When it comes to election financing, though, apparently pretty well anything goes in the Saskatchewan of Premier Wall, who, according to Alberta Progressive Conservative leadership candidate Jason Kenney is “the real leader of Western Canada right now.”
In addition to donations from a long list of taxpayer-supported institutions, the indexed list published by Progress Alberta also includes foreign and out-of-province companies and even a smattering of media companies who do business here in Alberta – you know, some of the folks who provide the news we read and hear about what a wonderful job Mr. Wall is doing. Media donors included Western Producer Publications, Shaw Communications, Harvard Broadcasting, the Saskatchewan Weekly Newspaper Association, CTV, and especially Rawlco Radio, which accounted for by far the largest part of the media donations.
The Saskatchewan Party even took a $300 donation back in 2007 from Alberta’s Wildrose Alliance Party – the very same Wildrose Party Opposition, slightly renamed, that just yesterday called Progress Alberta’s advisory board “a who’s who of NDP stalwarts.” You know, like blogger Dave Cournoyer, who’s never been a member of the NDP and seems quite proud of it, and former Alberta Liberal Party executive director Kieran Leblanc.
Progress Alberta also argues that Saskatchewan has the worst election financing laws in Canada – in the sense that they are by and large the most permissive.
What should be obvious from this – which, if it isn’t a scandal, certainly ought to be – is that the place to start fixing these bad Saskatchewan laws is by putting some controls on donations by public agencies, municipalities, and health care and educational institutions. Don’t look for Mr. Wall’s party to deliver that change, though.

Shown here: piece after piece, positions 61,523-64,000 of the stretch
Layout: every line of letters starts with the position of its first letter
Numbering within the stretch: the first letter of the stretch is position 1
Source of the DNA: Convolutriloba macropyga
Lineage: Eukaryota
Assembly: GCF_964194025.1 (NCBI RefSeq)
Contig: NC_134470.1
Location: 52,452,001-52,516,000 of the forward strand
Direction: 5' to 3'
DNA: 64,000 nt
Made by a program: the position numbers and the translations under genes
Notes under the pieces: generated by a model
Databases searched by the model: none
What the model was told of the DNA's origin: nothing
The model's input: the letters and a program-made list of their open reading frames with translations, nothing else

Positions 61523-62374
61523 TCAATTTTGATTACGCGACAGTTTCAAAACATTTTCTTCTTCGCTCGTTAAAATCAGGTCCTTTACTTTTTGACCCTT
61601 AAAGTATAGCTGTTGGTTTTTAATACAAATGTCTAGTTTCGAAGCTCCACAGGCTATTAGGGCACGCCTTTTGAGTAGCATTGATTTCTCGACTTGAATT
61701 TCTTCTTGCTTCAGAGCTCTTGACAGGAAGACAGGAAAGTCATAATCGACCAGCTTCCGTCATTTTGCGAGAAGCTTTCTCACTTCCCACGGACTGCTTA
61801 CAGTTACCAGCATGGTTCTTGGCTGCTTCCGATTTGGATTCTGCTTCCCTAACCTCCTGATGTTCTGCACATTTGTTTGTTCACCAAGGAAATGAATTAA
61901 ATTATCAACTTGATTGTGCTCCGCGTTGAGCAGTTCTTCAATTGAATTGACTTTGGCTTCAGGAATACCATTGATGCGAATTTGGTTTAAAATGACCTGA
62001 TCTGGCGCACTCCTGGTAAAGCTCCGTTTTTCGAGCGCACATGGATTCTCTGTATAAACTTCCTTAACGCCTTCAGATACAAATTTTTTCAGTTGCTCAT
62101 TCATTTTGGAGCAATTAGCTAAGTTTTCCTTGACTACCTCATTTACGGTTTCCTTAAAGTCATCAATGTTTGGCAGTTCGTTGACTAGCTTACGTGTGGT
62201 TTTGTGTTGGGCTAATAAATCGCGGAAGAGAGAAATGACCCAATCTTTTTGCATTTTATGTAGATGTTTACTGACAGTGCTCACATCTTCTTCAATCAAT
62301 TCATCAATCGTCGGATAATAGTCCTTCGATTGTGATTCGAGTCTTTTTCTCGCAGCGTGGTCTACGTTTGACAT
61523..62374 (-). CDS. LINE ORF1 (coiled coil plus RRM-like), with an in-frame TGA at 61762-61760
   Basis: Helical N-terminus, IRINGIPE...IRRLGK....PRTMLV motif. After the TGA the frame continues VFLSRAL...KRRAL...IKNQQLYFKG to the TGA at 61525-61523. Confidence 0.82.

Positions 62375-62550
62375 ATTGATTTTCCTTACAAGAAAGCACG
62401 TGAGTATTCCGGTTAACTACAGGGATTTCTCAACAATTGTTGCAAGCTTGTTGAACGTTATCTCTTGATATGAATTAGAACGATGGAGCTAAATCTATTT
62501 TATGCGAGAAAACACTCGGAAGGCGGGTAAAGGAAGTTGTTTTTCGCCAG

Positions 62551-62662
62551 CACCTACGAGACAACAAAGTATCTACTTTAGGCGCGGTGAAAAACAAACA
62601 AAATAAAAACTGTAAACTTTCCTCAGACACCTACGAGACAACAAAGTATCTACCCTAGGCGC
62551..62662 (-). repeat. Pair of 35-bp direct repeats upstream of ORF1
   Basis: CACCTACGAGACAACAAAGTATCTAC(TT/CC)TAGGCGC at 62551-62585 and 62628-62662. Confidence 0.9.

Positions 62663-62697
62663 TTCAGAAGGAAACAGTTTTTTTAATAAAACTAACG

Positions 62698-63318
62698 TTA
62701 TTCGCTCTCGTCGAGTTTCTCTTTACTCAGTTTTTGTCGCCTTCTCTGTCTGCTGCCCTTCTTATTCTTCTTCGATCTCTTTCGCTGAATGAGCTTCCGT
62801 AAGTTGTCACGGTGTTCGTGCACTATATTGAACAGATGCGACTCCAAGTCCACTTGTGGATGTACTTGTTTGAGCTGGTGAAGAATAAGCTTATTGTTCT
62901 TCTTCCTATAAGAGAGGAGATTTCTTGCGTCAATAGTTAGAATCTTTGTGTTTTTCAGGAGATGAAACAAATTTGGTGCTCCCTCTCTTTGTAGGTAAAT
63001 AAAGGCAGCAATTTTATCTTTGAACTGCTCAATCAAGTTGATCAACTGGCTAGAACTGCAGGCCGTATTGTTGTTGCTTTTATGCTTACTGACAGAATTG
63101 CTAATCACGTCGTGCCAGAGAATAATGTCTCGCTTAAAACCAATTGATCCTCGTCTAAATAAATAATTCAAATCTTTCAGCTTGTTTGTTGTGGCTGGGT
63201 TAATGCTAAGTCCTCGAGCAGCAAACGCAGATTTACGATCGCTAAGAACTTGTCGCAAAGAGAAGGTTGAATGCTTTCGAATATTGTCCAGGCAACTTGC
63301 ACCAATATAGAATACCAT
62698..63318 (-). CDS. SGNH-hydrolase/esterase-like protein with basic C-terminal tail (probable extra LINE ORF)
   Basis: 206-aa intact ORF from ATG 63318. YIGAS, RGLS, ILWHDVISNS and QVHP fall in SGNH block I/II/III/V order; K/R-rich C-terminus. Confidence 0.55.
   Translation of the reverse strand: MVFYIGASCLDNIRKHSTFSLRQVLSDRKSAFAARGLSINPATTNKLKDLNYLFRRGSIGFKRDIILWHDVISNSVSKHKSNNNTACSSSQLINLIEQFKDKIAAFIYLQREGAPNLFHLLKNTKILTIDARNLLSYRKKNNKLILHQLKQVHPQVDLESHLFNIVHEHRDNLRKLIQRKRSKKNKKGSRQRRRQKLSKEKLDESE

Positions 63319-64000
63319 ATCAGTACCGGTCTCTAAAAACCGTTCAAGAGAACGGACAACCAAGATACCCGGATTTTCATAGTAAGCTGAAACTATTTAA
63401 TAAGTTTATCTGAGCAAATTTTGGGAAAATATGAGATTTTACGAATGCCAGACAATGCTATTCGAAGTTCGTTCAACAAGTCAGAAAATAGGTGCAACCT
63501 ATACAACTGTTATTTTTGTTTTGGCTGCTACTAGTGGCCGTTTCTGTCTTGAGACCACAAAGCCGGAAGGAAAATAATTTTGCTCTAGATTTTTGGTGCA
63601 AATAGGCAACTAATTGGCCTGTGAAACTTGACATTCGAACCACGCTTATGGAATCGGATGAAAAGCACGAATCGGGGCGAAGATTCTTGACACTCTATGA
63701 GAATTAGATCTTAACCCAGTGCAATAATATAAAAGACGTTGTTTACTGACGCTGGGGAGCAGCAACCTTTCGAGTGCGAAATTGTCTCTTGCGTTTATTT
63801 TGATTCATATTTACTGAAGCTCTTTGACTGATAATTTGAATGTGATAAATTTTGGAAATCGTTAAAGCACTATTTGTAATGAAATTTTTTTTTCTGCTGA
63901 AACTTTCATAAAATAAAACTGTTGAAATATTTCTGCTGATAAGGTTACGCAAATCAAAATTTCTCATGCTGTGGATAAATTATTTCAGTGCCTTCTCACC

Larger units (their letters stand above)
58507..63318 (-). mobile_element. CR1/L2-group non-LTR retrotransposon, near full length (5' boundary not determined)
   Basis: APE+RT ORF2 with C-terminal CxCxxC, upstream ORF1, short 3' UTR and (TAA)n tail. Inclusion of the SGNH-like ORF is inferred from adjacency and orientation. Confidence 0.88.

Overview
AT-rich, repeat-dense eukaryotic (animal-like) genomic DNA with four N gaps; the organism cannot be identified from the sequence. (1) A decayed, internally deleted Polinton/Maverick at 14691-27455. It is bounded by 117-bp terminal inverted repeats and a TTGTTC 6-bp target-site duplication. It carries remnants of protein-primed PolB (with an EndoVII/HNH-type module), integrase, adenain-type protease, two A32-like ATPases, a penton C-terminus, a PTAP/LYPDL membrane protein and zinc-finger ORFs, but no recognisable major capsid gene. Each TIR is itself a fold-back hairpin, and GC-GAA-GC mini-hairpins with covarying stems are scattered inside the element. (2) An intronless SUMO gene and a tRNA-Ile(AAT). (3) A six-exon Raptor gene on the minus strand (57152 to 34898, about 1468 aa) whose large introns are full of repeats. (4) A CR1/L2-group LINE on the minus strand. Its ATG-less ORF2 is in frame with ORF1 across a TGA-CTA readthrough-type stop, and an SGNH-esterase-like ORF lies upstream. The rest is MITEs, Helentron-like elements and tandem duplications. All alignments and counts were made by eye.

It’s a measure of the kind of place Saskatchewan has become under Mr. Wall that the administrators of public institutions and elected officials have apparently concluded they need to donate taxpayers’ money to the Saskatchewan Party to keep the government sweet.
The same kind of thing was said privately by officers of Alberta institutions when our Tories engaged in the same kind of behaviour. They certainly weren’t all PC supporters.
That said, it’s important to remember the activity exposed by the CBC in Alberta in 2012 was not permitted under Alberta election financing laws even then, while the legal situation is pretty much the Wild West in Saskatchewan. But just because donations from public institutions in Saskatchewan are not illegal doesn’t mean they are not in a fundamental way improper.
Back in 2014, then-Wildrose leader Danielle Smith argued such donations “should have gone to roads or classrooms or research” but “instead ended up in the PC party election war chest.”
That is no less true in Saskatchewan now than it was in Alberta in 2014, notwithstanding the obvious – and obviously intentional – inadequacies of Saskatchewan’s election finance laws.
Because Progress Alberta is an advocacy organization that is certainly sympathetic to the NDP’s point of view, its findings will be easy for some to dismiss. It will be interesting to see how mainstream media in Saskatchewan and Alberta cover the organization’s revelations, if they cover them at all.
This post lso appears on Rabble.ca.